thanks again.


  4. Gianna and all,
    I debated posting about my relationship with my father. I guess I don’t really want the whole world to know about it at this point.

    I will just say this:
    He had a heart attack. I refused to visit him. He recovered. He changed his ways. He showed to me that he was truly sorry and that he loved me. (Although I never doubted his love…I just couldn’t be with him)

    He lived for a few more months after his heart attack and his changed ways. When I went into his house I found all kinds of self-help books.

    When he died I had a comforting feeling of love, forgiveness and closure, all though he was much too young die.

    It was risky for me not to visit my dad. He could have died. Luckily for me he did not and we had a chance to reconcile.

    Gianna, If I could give you anything it would be the acknowledgment from your father and a chance for forgiveness and a comfort from God. If he can not acknowledge what happened, I pray that you can someone learn to forgive (not condone) him so that you can heal.


  5. thanks Pat,
    sharing that about your own life is much appreciated…

    and Doe, thanks for letting me know you’re out there….that alone makes me happy!


  6. Gianna,

    I’m sorry to hear that you are going through this….more later…I’m having trouble with writing much lately! But I just wanted you to know I’m thinking of you! xxoo


  7. Gianna,

    I understand and relate. My story is one of betrayal and abandonment. Yet, I still sought his approval and affection well into my middle years. After my cold turkey induced breakdown, and having been diagnosed with PTSD from my childhood, I tried to talk to him, for understanding, forgiveness and closure, and he snapped “you’re having a nervous breakdown!” I decided to accept the fact there would never be forgiveness and closure. But still, somehow, I love him, as you realize you love yours too. I guess the best we can hope for is peace and acceptance – that would be ok, right? Sounds like you have a good head start on that one!



  8. Just following up with Jazz and naturalgal,
    I think a lot of abuse can be simple family dysfunction, so yes, naturalgal, we don’t know what happens in a family and some people who are responsible for abuse don’t even realize what they are doing is abusive….this is a tragedy….these are people who are not evil, who love their children but they are inadvertently mind-f*&#ing them.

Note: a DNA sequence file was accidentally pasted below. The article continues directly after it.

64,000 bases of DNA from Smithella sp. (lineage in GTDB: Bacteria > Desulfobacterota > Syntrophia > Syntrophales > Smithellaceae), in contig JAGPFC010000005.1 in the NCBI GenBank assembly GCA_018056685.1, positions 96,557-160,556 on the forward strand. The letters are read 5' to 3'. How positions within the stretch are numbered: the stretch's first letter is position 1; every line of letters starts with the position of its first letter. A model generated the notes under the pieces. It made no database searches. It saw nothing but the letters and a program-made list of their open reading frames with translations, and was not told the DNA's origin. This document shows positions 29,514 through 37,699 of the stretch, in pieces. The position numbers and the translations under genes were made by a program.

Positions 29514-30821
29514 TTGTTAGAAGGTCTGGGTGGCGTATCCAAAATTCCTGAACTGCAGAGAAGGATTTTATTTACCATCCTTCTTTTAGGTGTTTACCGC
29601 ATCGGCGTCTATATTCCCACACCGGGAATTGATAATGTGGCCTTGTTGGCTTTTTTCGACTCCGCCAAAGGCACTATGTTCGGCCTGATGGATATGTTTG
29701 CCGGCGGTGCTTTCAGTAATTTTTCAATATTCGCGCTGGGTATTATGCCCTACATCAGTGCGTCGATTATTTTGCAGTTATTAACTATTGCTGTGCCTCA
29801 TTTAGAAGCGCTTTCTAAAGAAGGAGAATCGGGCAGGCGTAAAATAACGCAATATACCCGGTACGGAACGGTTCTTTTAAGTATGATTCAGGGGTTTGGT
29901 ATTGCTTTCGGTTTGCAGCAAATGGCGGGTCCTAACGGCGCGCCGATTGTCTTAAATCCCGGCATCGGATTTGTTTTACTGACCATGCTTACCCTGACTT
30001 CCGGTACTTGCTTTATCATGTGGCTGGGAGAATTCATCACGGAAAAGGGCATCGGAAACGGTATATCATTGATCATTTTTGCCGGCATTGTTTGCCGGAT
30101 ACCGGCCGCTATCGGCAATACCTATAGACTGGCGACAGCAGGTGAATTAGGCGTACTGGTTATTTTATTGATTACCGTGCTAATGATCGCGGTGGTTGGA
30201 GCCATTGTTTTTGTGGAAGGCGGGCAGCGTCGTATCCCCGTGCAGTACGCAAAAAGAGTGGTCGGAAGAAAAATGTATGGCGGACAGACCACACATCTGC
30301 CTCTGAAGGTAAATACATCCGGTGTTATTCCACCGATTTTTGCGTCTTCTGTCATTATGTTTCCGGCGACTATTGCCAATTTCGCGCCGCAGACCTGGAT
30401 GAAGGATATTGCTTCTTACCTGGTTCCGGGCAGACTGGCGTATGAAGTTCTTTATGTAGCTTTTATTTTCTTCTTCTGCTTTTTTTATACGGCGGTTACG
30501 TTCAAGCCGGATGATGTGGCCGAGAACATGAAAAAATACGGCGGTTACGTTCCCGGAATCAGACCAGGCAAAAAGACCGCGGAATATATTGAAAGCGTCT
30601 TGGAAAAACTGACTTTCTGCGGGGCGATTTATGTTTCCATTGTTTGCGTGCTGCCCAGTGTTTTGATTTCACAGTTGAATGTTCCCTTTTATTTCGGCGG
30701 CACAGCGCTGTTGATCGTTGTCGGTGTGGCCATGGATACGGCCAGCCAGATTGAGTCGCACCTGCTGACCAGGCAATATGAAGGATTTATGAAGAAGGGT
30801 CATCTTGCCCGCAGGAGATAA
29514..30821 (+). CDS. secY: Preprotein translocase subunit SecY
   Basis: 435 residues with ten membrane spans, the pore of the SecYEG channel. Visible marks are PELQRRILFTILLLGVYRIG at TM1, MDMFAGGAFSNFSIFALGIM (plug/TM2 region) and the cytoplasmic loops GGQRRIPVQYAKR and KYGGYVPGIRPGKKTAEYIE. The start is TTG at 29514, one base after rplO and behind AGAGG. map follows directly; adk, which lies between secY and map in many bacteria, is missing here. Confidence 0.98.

Families need healing quite often—but instead kids get medicated.

    Anyway, there is a whole spectrum of abuse in families….from more subtle forms of mental coercion to blatant physical and sexual abuse…they are all potentially damaging though.

    Yes I’m hoping this is a chance for me to work on healing some of my pain….I’m glad I was alerted to the fact that I will be devastated when he dies if I don’t at least spend some time talking to him and letting him know I love him before he does go.

    And Sloopy,
    thank you. your insight and understanding is comforting.


  9. I’m sorry to hear about your father. I wish him a speedy recovery. I understand how you can love him, regardless of the past, and yet that conflicting family relationships can also be irreconcilable.


  10. “a lot of people get labeled with mental illness (it’s really PTSD)”

    I truly believe this.

    I also know that no one really knows what goes on in another family. I know of cases where people see social workers and counselors…but if they actually lived with that family for a few days or weeks…the truth about the family dynamics would be seen….and it isn’t that someone has a mental illness.


  11. I don’t think abuse should be ignored either. It truly is amazing how many people out there have suffered some kind of abuse, and I have to wonder how many people are given life sentences of chemica restraint when what they really need is therapy.

    What’s really difficult for me is that if I ever approached my father with my feelings about the way I was treated, he would be shocked and hurt. I truly believe he has no idea what kind of impact his criticism had on me…still has on me. When I was growing up, my family looked ideal from the outside…all my friends who came from broken homes or had abuse issues thought that my family was so perfect…but we had our own issues, it’s just that nobody ever saw that. My dad was always on about “keeping up appearances” and “family loyalty”. He was very insular and private about our family. Outsiders were only accepted slowly and with a certain grudging resentment. My brother and I both took a lot of flak for the people we chose to marry.


  12. thanks Jazz,